Sunday, 23 June 2013

Morris dancing with risk assessments!

One of the main attractions at the Weald and Downland Open Air Museums' Midsummer celebrations this weekend were the fabulous West Sussex based Mythago Morris group. Traditional Border style Morris dancing, with compelling music and emotive story telling, (and some amazing costumes!).
Check out their website: www.mythago.org.uk


 
 






Wild Petals

There is something special about the simple beauty of wild flowers, from the liquid gold of the buttercups amongst the wind-blown grasses, to the rambling rose that climbs though the hedgerow to kiss the sky with soft pink petals. 











Historic Gardens at Weald and Downland Open Air Museum

I visited the Weald and Downland Open Air Museum (Singleton West Sussex) today. Despite being just past mid-summer, the weather was unpredictable with sharp showers, looming clouds and blasts of wind.  In a few moments of sunshine however, I was able to enjoy the fantastic historic gardens, and their bounty of herbs and flowers, that nestle around flint-faced cottages. Wild roses rambled in the hedgerows and pear trees drooped over shady corners. Hardy geraniums softened stone steps and jostled around doorways with sweet rocket and hyssop, buzzing with bumblebees.  






















Friday, 14 June 2013

Marvelous moths and brown butterflies

I was very disappointed whilst watching the final episode of this years' Springwatch BBC series, yesterday evening. An infuriated response was triggered from my sofa, upon hearing presenter Martin offer viewers that distinction between moths and butterflies is, generally butterflies are colourful and fly during the day, whilst moths are generally brown and fly at night. I am glad that he did not say that moths are small and butterflies large, (unless I missed that bit!). 
It is a commonly held miss-comprehension that moths a small dull boring brown things that fly around at night (and are a pest because they eat our clothes), whilst butterflies are hailed as the jewel of the meadow, dainty fluttery kaleidoscopic colourful creatures. Whist a significant proportion of moths and many butterflies do fit neatly into these categories, (except the clothes-eating, to the best of my knowledge there is only one species that does this and its the caterpillars that do the damage, not the moth itself!) there are numerous exceptions that defy the 'rule'.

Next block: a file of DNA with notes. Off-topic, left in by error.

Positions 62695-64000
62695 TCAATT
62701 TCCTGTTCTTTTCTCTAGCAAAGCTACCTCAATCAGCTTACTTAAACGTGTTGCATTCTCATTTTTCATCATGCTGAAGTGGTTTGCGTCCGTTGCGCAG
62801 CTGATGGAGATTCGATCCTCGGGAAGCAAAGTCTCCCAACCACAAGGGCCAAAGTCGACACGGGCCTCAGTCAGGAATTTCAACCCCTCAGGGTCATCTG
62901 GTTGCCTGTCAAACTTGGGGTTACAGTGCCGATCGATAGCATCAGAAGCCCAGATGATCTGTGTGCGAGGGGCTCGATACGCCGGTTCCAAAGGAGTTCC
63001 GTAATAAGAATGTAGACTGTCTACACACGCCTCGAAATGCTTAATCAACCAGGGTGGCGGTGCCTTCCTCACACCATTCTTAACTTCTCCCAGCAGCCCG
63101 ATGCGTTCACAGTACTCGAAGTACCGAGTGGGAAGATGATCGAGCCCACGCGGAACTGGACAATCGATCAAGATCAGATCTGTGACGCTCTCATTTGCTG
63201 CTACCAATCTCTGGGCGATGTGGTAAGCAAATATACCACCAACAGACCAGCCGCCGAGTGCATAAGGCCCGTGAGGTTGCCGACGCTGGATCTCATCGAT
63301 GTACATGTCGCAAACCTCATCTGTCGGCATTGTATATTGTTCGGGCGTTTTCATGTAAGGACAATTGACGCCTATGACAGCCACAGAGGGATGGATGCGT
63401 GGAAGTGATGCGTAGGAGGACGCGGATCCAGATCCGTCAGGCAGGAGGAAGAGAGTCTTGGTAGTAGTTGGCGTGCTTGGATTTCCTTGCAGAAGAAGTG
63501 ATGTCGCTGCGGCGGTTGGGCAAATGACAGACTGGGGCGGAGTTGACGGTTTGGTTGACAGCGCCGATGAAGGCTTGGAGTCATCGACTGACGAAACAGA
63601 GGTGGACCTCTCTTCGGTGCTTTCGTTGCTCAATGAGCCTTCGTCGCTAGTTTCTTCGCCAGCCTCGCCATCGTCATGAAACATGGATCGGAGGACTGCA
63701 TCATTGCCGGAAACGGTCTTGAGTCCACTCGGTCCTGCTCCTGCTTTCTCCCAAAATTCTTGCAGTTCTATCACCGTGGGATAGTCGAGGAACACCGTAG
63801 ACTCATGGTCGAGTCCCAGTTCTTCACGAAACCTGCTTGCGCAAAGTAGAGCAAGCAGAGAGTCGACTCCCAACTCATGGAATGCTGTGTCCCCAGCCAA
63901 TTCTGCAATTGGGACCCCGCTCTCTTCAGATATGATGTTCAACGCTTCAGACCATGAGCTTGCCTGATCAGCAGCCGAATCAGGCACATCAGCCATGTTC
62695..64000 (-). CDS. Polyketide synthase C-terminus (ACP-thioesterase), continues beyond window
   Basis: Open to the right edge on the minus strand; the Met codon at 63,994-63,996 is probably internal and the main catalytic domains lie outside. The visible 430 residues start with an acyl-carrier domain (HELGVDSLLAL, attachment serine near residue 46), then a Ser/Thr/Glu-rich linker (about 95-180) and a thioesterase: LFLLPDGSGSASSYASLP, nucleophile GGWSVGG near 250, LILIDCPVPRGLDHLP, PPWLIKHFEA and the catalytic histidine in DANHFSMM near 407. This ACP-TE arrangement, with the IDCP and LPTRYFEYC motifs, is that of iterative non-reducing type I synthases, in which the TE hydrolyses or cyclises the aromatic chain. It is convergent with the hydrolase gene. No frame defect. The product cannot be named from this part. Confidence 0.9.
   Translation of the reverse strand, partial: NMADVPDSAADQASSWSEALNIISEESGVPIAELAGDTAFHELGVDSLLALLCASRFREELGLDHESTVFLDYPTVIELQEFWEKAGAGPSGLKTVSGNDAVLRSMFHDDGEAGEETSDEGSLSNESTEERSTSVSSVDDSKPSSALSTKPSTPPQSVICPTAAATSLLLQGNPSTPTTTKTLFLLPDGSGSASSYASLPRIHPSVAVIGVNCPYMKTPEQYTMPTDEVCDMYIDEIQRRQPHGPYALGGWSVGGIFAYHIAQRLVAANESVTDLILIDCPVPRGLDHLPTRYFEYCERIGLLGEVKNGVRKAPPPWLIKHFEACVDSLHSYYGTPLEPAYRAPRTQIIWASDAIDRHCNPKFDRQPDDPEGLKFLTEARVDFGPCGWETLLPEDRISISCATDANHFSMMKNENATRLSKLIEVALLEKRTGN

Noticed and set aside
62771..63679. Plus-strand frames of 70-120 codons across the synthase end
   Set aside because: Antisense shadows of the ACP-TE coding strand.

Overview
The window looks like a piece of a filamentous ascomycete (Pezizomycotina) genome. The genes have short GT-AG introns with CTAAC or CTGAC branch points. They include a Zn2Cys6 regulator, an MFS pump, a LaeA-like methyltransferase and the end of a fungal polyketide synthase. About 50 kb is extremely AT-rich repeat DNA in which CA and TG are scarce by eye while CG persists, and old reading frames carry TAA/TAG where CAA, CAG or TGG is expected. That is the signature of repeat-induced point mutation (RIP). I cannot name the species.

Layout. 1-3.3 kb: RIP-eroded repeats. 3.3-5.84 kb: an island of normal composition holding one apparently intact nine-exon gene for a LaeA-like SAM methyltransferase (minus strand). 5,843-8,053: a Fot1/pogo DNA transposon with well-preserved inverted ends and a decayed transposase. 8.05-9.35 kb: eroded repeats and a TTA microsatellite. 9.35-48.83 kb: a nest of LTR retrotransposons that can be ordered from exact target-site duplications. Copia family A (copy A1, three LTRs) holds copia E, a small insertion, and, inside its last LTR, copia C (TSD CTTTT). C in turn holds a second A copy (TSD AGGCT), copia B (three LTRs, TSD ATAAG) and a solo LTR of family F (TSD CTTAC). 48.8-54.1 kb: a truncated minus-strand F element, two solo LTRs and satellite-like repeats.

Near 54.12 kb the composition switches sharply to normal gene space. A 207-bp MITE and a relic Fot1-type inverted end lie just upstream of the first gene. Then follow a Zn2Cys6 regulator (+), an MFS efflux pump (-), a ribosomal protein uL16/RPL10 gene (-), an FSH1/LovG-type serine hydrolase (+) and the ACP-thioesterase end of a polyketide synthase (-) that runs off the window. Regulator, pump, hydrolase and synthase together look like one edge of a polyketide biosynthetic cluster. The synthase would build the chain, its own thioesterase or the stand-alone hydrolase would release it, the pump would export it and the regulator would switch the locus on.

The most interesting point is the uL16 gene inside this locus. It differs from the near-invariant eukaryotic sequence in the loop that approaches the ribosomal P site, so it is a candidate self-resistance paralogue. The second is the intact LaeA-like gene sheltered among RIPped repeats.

The Elephant hawkmoth for example. a carnival-coloured-creature of bright lime-green and pink. Or how about the Hummingbird hawkmoth, an exotic visitor that hovers around our flowers on summer days bringing a dash of Mediterranean sunshine. 
Sadly, I have not yet managed to capture photos of either of these glorious moths, however here are a few of other species; some favourite examples from my archives. 



This glorious and striking red and back Five spot Burnet is a day-flying moth, here photographed on Common Spotted Orchid (left) and White Clover (right)


The Meadow Brown (above) and Small Skipper (below) are very lovely, brown, butterflies. 
Beautiful and intricate, and brown!



Above is a photo of a female Clouded Buff moth, its bright flame colour caught my eye as it flew across the brown woody heather on a local heathland, disturbed by my passing feet.


The best little brown butterfly - the Dingy Skipper - even the person who named it doesn't sound impressed!

Butterflies and moths are having a very difficult time at present, with many species in serious and dramatic declines, due to habitat loss, and the effects of recent late springs and wet summers. Please visit the website of your local Wildlife Trust, Butterfly Conservation or Buglife (or many other conservation organisations who are doing great work and need your support) to find out about more about these wonderful insects and what we can all do to help.  

Sunday, 9 June 2013

British Wildlife Center

Yesterday I visited the British Wildlife Center, near East Grinstead. A fabulous place with a strong mission and dedication to education and conservation. The Center is home to many different species of uk willdlife from owls and birds of prey, to stoat and weasels, otters, wildcat, foxes and rodents.
When we arrived at opening time, the Red Squirrels were waiting eagerly for their morning feed. Visitors are able to walk through the squirrels' copse, on a raised board walk, and the little russet creatures didn't hesitate to use a passing human as a bridge or ladder to cross from one tree to another!
Enlightening talks about each species, by the Center's Keepers throughout the day, provided fantastic views of the animals as they ventured out for food.
On the further extent of the site, a wetland nature reserve was alive with flowers and insects, and water voles rustled in the rushes.
I finally dragged myself away 10 minuets before closing time, feet aching, yawning, but grinning from ear to ear.

Here are just a few of my favourite photos from the day.